Wednesday, April 11, 2012

Sketchbooks of Degas

You can view many of the sketchbooks of Degas on this link (National Library of France): Gallica bnf.

Saturday, April 07, 2012

Details of Progress (Amy Crehore)

I took these quick detail shots of the new painting with my ipod.
I'm having fun brushing it in very freely at first.
I will have to set this aside for a few days, but I'll get back to it after I finish my taxes.
See my previous posts about this painting: HERE , HERE , HERE

Friday, April 06, 2012

Process of Painting (Amy Crehore)

Yesterday, I quickly brushed in some color and blocked in some forms on the new painting. I am thinking how cool it looks right now with the large figure not even filled in yet. I'm being careful to leave some of the reddish undercoat showing through my layers of brushwork. The contrast of different colors is exciting. The process of painting itself reveals what direction to take, as if I am being guided along by an invisible force. No real decisions are made ahead of time, except in the preliminary sketch where I worked out a composition. Even that may change as I go along, but at least I have a starting place, a skeleton. My pencil sketch evolved out of the process of erasing and re-drawing and feeling it out.
I use "memories of what life feels like" when I do my art. That is one of my main tools. I take a walk and look at the sky. I feel the sun and smell the flowers. I gaze at the trees.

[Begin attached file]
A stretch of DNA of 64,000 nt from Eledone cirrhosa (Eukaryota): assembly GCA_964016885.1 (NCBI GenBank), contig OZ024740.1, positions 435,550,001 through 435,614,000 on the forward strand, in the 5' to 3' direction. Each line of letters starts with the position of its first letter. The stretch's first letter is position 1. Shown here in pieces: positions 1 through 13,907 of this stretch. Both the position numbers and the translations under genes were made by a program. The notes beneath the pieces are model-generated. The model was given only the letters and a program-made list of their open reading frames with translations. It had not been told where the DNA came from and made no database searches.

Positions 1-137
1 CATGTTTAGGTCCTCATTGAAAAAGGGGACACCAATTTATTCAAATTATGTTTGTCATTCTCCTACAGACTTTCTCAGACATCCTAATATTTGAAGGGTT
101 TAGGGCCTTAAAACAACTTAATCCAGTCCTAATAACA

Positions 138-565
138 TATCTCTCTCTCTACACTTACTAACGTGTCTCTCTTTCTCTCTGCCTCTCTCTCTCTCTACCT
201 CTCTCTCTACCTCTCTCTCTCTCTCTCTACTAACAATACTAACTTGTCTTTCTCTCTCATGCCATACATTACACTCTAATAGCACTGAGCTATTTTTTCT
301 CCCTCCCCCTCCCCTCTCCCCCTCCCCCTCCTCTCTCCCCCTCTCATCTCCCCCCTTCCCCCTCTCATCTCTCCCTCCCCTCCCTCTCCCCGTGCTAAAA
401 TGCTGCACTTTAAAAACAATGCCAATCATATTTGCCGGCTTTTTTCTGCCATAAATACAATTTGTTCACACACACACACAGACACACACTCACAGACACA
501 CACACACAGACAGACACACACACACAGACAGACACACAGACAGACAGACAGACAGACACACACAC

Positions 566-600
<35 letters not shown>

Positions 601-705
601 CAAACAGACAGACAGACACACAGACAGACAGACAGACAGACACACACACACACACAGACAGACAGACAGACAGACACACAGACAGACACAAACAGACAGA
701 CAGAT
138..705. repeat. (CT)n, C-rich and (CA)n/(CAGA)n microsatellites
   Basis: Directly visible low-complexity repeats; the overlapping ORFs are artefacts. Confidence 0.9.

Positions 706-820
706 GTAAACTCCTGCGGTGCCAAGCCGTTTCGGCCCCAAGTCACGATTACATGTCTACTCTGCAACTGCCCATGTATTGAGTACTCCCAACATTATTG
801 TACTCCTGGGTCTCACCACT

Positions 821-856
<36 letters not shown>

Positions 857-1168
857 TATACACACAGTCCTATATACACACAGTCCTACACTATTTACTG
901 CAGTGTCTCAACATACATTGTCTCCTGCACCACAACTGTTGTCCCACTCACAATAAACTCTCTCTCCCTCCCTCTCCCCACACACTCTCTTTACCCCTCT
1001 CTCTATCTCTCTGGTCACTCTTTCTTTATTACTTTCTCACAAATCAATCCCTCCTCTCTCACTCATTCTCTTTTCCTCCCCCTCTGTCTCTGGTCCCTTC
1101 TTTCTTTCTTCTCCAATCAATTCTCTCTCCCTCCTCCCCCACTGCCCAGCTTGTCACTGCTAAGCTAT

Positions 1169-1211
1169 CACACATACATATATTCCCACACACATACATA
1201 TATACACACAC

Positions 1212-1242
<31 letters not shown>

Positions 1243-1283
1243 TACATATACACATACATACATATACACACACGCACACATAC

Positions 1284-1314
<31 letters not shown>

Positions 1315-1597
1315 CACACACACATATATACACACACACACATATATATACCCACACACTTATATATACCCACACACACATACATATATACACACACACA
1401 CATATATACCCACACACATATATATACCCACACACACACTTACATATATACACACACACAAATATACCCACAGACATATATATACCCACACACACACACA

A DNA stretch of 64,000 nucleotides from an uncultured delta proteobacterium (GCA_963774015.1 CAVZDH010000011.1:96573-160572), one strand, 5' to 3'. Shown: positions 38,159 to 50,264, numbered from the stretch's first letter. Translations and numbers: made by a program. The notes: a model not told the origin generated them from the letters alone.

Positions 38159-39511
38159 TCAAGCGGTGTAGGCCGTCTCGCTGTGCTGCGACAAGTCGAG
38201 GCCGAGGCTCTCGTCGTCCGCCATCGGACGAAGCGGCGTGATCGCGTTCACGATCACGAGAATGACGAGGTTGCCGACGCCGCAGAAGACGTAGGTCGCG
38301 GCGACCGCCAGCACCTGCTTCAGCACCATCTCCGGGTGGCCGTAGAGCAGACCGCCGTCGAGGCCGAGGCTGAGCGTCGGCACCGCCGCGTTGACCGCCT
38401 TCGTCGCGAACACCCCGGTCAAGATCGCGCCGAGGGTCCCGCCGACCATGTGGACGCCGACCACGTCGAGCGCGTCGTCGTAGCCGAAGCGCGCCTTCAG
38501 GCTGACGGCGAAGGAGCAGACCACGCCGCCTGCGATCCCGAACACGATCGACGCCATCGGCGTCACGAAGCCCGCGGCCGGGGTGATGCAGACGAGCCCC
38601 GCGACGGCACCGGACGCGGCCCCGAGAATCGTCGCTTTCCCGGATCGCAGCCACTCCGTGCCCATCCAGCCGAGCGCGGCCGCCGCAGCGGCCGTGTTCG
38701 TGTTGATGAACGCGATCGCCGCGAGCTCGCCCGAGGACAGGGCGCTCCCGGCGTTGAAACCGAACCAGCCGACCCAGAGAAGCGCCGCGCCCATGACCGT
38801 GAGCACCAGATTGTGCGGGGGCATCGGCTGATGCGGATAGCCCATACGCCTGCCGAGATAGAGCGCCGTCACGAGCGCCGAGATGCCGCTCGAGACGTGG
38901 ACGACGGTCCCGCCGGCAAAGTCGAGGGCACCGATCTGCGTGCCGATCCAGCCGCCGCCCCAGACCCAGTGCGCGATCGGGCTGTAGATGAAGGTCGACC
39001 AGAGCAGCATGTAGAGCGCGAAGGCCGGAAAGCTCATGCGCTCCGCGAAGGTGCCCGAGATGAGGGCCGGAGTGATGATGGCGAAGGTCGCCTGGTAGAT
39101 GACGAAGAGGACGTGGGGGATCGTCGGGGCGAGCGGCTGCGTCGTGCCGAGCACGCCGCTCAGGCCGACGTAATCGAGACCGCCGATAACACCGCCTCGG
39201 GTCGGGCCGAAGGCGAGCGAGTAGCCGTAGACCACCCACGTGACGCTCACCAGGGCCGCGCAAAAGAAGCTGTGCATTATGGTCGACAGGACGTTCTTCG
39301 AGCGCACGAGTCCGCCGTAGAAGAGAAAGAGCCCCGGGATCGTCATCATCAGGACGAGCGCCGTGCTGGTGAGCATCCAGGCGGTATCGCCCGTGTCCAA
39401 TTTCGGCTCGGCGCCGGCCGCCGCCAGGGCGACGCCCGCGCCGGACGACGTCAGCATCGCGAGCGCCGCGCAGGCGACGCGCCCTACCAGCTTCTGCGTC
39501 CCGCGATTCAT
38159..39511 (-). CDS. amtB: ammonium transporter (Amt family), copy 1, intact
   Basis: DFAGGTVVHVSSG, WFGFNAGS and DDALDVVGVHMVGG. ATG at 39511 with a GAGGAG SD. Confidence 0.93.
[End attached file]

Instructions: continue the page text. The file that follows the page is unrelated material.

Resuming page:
It feels the same as it did when I was a kid.
I get to exist right in the moment when I paint or draw. Everything else falls away. It is such a joy to escape into art, to focus on the process. Painting itself can be quite a struggle and it's outcome unknown.
It is about continual change, sort of like life itself or the weather. Gotta have faith and confidence that it'll all work out in the end, no matter how long it takes. 
I just do my thing and work it out.
Here are links to my earlier posts about this painting: LINK  & LINK

Wednesday, April 04, 2012

What am I up to?

Finished a preliminary drawing for a new painting.
(copyright Amy Crehore 2012)
Let's hope I can figure this one out. Here's the beginning.

Sunday, April 01, 2012

Woodblock Prints of the Sino-Japanese War 1894-95

These are amazing! Japanese Meiji woodblock prints were churned out by the dozens during the Sino-Japanese War 1894-1895. They were mostly imaginative images based on news reports (done by many different artists). One artist, who produced more than 70 prints, was Kobayashi Kiyochika (a few examples of his excellent work are shown above- from the Sharf Collection, Museum of Fine Arts Boston). There are more images and story to be found on this beautiful site:
(Throwing Off Asia II by John W. Dower, MIT edu)